Happenings

We all like to hear what other hams are up to, and we'd love for you to share some of the fun projects you've been involved in.  That's what the weekly round table discussion is for, but if you've got something noteworthy you'd like to share here too -- especially if you have pictures -- just email me the information.

Also, news of upcoming events is posted to this page.

Feel free to browse this page any time you happen to be on the site, or, better yet, click the link below to subscribe to its RSS feed* to keep abreast of the happenings of your fellow hams.

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Terminated Folded Dipole

posted Nov 14, 2018, 10:33 AM by Charles Boling

Charles, AD7UF, finally has a new HF antenna to supplement his venerable coax-fed 75M electric fence wire dipole, issued by the Civil Air Patrol, for whom he does radio communications (and was recently appointed commander of our local squadron).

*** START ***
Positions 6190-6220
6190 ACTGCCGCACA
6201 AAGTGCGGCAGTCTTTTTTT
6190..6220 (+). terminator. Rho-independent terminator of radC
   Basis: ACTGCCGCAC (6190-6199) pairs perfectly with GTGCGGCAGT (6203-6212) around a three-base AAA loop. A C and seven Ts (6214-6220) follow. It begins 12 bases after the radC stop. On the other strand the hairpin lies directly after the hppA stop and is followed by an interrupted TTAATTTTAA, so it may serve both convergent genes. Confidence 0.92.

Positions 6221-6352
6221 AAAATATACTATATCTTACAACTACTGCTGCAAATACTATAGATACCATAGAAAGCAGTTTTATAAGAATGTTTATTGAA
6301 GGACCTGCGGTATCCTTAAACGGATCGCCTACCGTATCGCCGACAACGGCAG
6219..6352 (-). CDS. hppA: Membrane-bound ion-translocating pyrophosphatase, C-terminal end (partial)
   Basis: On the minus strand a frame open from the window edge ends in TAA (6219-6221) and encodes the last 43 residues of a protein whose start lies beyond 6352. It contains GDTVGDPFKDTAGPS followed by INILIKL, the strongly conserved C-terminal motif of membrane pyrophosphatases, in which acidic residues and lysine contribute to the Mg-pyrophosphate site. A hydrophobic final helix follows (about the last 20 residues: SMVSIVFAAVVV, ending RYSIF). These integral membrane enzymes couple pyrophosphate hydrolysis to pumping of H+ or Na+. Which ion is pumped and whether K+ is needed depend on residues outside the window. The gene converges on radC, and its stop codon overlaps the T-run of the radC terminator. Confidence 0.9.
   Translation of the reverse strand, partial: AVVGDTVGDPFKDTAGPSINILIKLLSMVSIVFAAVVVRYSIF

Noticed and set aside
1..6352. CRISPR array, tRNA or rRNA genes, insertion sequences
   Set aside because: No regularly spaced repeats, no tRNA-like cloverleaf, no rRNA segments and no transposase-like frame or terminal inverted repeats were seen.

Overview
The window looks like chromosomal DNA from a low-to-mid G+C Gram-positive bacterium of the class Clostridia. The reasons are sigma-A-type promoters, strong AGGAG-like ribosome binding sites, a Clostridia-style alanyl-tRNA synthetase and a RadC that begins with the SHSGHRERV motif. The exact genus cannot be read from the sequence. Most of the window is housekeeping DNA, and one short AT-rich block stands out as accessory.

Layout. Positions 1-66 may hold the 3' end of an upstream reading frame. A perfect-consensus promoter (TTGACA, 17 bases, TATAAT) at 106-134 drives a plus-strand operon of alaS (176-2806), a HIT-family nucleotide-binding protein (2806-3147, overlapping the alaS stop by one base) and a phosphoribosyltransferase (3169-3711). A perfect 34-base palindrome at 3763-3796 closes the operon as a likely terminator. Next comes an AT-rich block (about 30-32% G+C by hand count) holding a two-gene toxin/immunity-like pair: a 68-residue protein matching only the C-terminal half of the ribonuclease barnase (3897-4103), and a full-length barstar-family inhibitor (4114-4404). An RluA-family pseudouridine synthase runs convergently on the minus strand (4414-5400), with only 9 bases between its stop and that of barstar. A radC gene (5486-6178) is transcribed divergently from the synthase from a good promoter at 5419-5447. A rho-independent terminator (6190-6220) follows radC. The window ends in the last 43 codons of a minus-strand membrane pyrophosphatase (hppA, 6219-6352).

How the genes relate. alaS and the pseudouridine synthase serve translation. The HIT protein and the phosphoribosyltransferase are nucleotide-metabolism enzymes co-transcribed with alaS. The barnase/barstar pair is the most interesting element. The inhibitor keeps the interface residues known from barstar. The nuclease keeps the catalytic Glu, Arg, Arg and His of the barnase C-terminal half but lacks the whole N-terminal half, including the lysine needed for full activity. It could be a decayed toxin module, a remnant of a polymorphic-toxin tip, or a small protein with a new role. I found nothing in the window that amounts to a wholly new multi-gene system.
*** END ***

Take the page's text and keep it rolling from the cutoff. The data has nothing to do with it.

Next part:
[Advertisement: The Mount Saint Helens Composite Squadron meets at the Kelso airport (SWRA) and has a great bunch of cadets, but we're in desperate need of senior members! It's a great volunteer organization. If you'd like to know more, visit the CAP web site and/or talk to me!]

The antenna, model AT-FD90-800 from Alpha Tech, is a 90ft folded doublet with a big fat terminating resistor.  Having an antenna of another length with a different radiation pattern was a definite need at my place, particularly for 40m, where due to the high impedance and no transformer between the mast and my shack, 100ft of coax ate 99% of my signal.

The resistor is the magic in this antenna, though.  On frequencies where the impedance of the radiating system is high, the resistor absorbs the extra energy, wasting it as heat (bad)  and presenting a reasonable impedance, that is then transformed by a balun to roughly 50 ohms  that the rest of the system likes.  Less than 2:1 VSWR from 2-30 MHz without a tuner.